Fieldwork February 2024

Friday 9 February

Cathy braved some pretty awful weather to recce on Friday morning. There was a nice flock of around 400 Oystercatcher roosting on the dam itself, whilst Heacham South was unusually quiet for people, dogs and birds. There were small numbers of birds at Heacham North, with around 50 Oystercatcher, Grey Plover, Turnstone, Ringed Plover, Sanderling and Knot, all well distributed along the beach and not suitable for catching unfortunately.

Tim arrived to help with the afternoon recce, and along with his arrival came some nicer weather. Both Cathy and Tim were on site well before tide, finding the beach at Snettisham virtually empty; most Bar-tailed Godwit were still offshore and headed straight to the pits as the tide came in, with Oystercatcher doing a similar thing. At the dam, there were around 300 Oystercatcher loafing on the Mussel scar just offshore. As the tide came in, there were well over 1,000 Oystercatcher gathered on the mud around the dam and further north at Heacham, most of which eventually gathered on the Mussel scar. Eventually, around 200 birds came ashore south of the Tump, whilst the rest of the birds gathered on the scar were scared off by dogs and headed south to Snettisham.

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Fieldwork January 2024

Friday 12 January

Mark was on hand to kick the weekend off as he headed to Heacham and Snettisham to recce for possible cannon-net catches for the Saturday morning. The Tump was quiet with no Oystercatcher present, and further along towards Heacham there were Sanderling, Turnstone and a few Oystercatcher scattered along the beaches, but nothing providing a suitable catching option. Thus, it was decided that Saturday morning would be a resighting morning.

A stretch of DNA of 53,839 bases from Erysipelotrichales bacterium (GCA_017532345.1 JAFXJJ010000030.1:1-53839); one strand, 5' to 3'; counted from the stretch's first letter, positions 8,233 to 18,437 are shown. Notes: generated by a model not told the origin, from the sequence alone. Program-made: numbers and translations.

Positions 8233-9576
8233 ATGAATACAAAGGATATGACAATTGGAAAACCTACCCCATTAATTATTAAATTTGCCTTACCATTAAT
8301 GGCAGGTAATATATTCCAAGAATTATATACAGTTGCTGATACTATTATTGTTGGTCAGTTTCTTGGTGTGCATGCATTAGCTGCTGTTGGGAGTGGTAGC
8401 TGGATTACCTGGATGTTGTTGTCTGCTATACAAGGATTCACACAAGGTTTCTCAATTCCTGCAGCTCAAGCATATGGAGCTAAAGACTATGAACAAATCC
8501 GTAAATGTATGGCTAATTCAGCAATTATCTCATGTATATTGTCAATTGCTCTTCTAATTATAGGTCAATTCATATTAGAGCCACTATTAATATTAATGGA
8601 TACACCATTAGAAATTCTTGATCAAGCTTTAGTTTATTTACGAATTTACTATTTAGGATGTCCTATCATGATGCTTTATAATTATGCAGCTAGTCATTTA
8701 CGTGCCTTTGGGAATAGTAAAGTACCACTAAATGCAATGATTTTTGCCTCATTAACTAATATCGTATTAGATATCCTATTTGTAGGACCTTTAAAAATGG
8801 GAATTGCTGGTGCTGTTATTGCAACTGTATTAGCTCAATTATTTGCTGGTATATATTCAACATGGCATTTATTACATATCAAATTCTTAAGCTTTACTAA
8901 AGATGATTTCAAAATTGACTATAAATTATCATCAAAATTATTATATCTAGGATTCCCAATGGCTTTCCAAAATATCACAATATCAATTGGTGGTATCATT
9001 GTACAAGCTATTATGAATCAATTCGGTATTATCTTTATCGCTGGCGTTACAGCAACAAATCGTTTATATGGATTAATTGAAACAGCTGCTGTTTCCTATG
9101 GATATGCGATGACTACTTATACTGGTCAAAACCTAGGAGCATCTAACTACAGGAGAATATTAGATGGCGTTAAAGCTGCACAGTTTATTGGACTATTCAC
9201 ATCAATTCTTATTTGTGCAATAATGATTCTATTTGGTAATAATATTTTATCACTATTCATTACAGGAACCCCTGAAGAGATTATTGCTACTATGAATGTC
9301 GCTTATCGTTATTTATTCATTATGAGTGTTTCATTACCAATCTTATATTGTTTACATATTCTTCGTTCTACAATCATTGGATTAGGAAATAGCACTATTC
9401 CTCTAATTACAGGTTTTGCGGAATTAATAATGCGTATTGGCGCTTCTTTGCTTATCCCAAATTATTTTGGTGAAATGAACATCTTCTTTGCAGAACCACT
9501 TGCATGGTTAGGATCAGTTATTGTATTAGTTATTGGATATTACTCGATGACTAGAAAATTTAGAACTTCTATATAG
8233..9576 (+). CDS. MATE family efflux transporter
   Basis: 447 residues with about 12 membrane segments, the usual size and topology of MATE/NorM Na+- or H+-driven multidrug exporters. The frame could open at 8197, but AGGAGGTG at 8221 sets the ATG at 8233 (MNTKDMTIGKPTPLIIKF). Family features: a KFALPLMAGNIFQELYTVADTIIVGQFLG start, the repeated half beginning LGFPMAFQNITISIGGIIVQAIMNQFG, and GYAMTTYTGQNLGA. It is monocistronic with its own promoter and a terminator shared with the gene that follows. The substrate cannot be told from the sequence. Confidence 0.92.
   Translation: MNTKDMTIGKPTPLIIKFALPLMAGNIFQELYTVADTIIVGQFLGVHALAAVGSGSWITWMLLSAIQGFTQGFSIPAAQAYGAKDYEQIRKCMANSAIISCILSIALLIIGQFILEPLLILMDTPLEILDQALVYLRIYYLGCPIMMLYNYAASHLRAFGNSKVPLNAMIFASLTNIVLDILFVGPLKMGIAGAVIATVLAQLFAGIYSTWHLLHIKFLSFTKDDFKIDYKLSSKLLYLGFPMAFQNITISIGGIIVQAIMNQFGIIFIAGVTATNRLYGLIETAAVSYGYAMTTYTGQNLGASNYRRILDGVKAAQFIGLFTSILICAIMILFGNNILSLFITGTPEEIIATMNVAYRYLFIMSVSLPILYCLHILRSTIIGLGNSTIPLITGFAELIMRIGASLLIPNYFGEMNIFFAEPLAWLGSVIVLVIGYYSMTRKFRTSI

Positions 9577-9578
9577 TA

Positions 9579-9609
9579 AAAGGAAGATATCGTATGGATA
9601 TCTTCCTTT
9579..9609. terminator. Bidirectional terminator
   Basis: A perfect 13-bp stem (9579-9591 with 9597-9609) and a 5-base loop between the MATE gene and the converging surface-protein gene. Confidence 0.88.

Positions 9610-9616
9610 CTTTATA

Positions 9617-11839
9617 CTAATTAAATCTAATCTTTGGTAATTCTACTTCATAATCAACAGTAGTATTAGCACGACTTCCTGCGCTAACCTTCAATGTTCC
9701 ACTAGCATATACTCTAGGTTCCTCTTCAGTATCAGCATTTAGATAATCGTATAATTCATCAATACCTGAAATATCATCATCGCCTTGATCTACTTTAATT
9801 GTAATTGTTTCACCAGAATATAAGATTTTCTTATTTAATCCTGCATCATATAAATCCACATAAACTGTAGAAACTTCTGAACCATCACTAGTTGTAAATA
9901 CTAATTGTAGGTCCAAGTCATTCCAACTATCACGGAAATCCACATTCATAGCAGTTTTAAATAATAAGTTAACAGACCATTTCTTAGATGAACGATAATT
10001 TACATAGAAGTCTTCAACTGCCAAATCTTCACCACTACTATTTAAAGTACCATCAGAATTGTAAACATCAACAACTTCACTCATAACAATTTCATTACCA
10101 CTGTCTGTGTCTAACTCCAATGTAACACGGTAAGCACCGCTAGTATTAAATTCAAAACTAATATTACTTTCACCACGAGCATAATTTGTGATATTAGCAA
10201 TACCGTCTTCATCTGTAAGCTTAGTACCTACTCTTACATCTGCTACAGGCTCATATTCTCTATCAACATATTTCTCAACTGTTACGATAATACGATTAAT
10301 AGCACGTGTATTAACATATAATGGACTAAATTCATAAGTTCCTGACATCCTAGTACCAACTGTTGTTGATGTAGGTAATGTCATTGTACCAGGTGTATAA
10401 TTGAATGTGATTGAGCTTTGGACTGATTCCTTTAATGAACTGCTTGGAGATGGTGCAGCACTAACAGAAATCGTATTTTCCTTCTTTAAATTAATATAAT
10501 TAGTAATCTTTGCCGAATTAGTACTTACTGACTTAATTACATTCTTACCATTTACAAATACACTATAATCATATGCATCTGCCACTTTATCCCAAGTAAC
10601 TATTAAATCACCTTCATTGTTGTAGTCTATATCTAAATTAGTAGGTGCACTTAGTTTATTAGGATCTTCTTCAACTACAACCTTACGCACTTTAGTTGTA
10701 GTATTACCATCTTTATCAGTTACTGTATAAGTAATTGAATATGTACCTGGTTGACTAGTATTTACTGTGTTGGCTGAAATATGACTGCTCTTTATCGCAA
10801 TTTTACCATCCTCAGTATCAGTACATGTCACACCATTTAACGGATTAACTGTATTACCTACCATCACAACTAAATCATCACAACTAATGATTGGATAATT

Later that evening, 13 team members gathered at base house and enjoyed Cathy’s now famous baked potatoes, Eton mess and good company.

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Fieldwork December 2023

Friday 15 December

Cathy did the recce on Friday morning, arriving at the dam by 07:50 and found no birds on Snettisham beach. There were three flocks of Oystercatchers on Heacham Beach with 21 Curlew at the northern end of the flocks. The Curlew were flushed by the first dog walker and flew inland. As each Oystercatcher flock was approached, the birds flew south, joining the southernmost flock. In total there were about 110 Oystercatchers on the tide line.

Toby visited Heacham North at 10:08 as the tide uncovered the mussel scar and watched a mixed flock of 40 waders, the majority being Oystercatchers with only one or two Knot. One of our Oystercatchers A3K and a couple of our Turnstones were resighted during the morning.

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Mark Smart

We are devastated by the sudden and untimely loss of one of our long-standing members, Mark Smart, who died in his sleep on Saturday 3 February. Mark had been coming to The Wash for many years, held a cannon-netting endorsement, was our Membership Secretary and Vice-Chair of our Trustees. He was also an ardent practical conservationist who did so much to improve conditions for breeding waders. He received a Marsh Award for Wetland Conservation in 2018 and has continued to expand and develop his work since then, traveling all over the country to provide his expertise and practical skills to create and improve wetlands. Most importantly, Mark was our friend; he is irreplaceable and we will miss him terribly. Our thoughts are with those closest to him.

Curlew and Bar-tailed Godwit feeding locations on The Wash: do you like your worms with or without salt?

If you have taken part in WWRG winter fieldwork over the past twelve years, you know that one tide of each fieldwork weekend is dedicated to resighting colour-marked birds. We have been applying leg flags to Bar-tailed Godwit since 2010, and Curlew since 2012, with over 200 people reporting one or more flag sightings. We use individual leg flags to both add to the survival data generated from metal rings (see Cook et al. 2021) and to look at how individual birds use the Wash and the surrounding area. Our first paper analysing how birds move around within the Wash has just been published in the journal Wader Study (Pell et al. 2023).

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